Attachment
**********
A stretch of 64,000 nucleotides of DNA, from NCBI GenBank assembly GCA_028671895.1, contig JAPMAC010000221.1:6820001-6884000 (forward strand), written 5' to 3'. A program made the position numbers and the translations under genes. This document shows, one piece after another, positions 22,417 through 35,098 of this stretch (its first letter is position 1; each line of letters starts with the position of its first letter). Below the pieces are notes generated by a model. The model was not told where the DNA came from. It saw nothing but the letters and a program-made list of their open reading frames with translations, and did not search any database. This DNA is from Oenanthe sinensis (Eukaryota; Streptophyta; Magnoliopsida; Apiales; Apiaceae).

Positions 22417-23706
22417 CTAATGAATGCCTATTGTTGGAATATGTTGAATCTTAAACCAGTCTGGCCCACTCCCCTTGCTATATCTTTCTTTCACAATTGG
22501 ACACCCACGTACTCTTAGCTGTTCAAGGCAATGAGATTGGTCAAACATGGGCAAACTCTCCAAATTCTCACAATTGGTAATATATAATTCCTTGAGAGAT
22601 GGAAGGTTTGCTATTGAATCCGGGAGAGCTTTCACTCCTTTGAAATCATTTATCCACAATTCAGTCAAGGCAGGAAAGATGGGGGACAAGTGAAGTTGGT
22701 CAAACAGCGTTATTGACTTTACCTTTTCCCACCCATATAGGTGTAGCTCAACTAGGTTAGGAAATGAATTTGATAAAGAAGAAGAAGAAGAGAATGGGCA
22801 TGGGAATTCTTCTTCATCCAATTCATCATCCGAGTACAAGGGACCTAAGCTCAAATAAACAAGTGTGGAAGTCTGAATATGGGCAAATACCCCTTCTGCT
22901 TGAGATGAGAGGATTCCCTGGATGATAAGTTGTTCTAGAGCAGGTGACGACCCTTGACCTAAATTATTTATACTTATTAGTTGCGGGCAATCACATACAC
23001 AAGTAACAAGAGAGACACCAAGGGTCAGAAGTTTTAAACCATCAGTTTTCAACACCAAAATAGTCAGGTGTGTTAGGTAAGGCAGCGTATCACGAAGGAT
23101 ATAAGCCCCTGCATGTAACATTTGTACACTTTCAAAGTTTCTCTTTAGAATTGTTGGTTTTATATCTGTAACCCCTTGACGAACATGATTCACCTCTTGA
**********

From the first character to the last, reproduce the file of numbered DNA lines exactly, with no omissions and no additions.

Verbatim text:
A stretch of 64,000 nucleotides of DNA, from NCBI GenBank assembly GCA_028671895.1, contig JAPMAC010000221.1:6820001-6884000 (forward strand), written 5' to 3'. A program made the position numbers and the translations under genes. This document shows, one piece after another, positions 22,417 through 35,098 of this stretch (its first letter is position 1; each line of letters starts with the position of its first letter). Below the pieces are notes generated by a model. The model was not told where the DNA came from. It saw nothing but the letters and a program-made list of their open reading frames with translations, and did not search any database. This DNA is from Oenanthe sinensis (Eukaryota; Streptophyta; Magnoliopsida; Apiales; Apiaceae).

Positions 22417-23706
22417 CTAATGAATGCCTATTGTTGGAATATGTTGAATCTTAAACCAGTCTGGCCCACTCCCCTTGCTATATCTTTCTTTCACAATTGG
22501 ACACCCACGTACTCTTAGCTGTTCAAGGCAATGAGATTGGTCAAACATGGGCAAACTCTCCAAATTCTCACAATTGGTAATATATAATTCCTTGAGAGAT
22601 GGAAGGTTTGCTATTGAATCCGGGAGAGCTTTCACTCCTTTGAAATCATTTATCCACAATTCAGTCAAGGCAGGAAAGATGGGGGACAAGTGAAGTTGGT
22701 CAAACAGCGTTATTGACTTTACCTTTTCCCACCCATATAGGTGTAGCTCAACTAGGTTAGGAAATGAATTTGATAAAGAAGAAGAAGAAGAGAATGGGCA
22801 TGGGAATTCTTCTTCATCCAATTCATCATCCGAGTACAAGGGACCTAAGCTCAAATAAACAAGTGTGGAAGTCTGAATATGGGCAAATACCCCTTCTGCT
22901 TGAGATGAGAGGATTCCCTGGATGATAAGTTGTTCTAGAGCAGGTGACGACCCTTGACCTAAATTATTTATACTTATTAGTTGCGGGCAATCACATACAC
23001 AAGTAACAAGAGAGACACCAAGGGTCAGAAGTTTTAAACCATCAGTTTTCAACACCAAAATAGTCAGGTGTGTTAGGTAAGGCAGCGTATCACGAAGGAT
23101 ATAAGCCCCTGCATGTAACATTTGTACACTTTCAAAGTTTCTCTTTAGAATTGTTGGTTTTATATCTGTAACCCCTTGACGAACATGATTCACCTCTTGA